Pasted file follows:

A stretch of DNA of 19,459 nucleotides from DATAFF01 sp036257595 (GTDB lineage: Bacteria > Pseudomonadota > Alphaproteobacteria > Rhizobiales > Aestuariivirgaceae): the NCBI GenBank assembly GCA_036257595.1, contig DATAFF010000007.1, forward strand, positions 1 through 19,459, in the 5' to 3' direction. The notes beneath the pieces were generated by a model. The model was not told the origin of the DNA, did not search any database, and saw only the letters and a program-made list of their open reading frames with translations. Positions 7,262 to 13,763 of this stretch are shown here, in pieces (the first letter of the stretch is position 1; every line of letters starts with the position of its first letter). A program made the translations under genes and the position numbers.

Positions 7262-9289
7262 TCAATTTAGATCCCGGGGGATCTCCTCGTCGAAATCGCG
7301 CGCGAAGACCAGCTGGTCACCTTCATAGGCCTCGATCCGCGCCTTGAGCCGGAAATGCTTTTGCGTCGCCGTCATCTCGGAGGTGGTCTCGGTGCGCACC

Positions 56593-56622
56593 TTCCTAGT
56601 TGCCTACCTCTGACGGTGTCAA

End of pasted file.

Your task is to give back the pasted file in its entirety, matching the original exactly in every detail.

A stretch of DNA of 19,459 nucleotides from DATAFF01 sp036257595 (GTDB lineage: Bacteria > Pseudomonadota > Alphaproteobacteria > Rhizobiales > Aestuariivirgaceae): the NCBI GenBank assembly GCA_036257595.1, contig DATAFF010000007.1, forward strand, positions 1 through 19,459, in the 5' to 3' direction. The notes beneath the pieces were generated by a model. The model was not told the origin of the DNA, did not search any database, and saw only the letters and a program-made list of their open reading frames with translations. Positions 7,262 to 13,763 of this stretch are shown here, in pieces (the first letter of the stretch is position 1; every line of letters starts with the position of its first letter). A program made the translations under genes and the position numbers.

Positions 7262-9289
7262 TCAATTTAGATCCCGGGGGATCTCCTCGTCGAAATCGCG
7301 CGCGAAGACCAGCTGGTCACCTTCATAGGCCTCGATCCGCGCCTTGAGCCGGAAATGCTTTTGCGTCGCCGTCATCTCGGAGGTGGTCTCGGTGCGCACC

Positions 56593-56622
56593 TTCCTAGT
56601 TGCCTACCTCTGACGGTGTCAA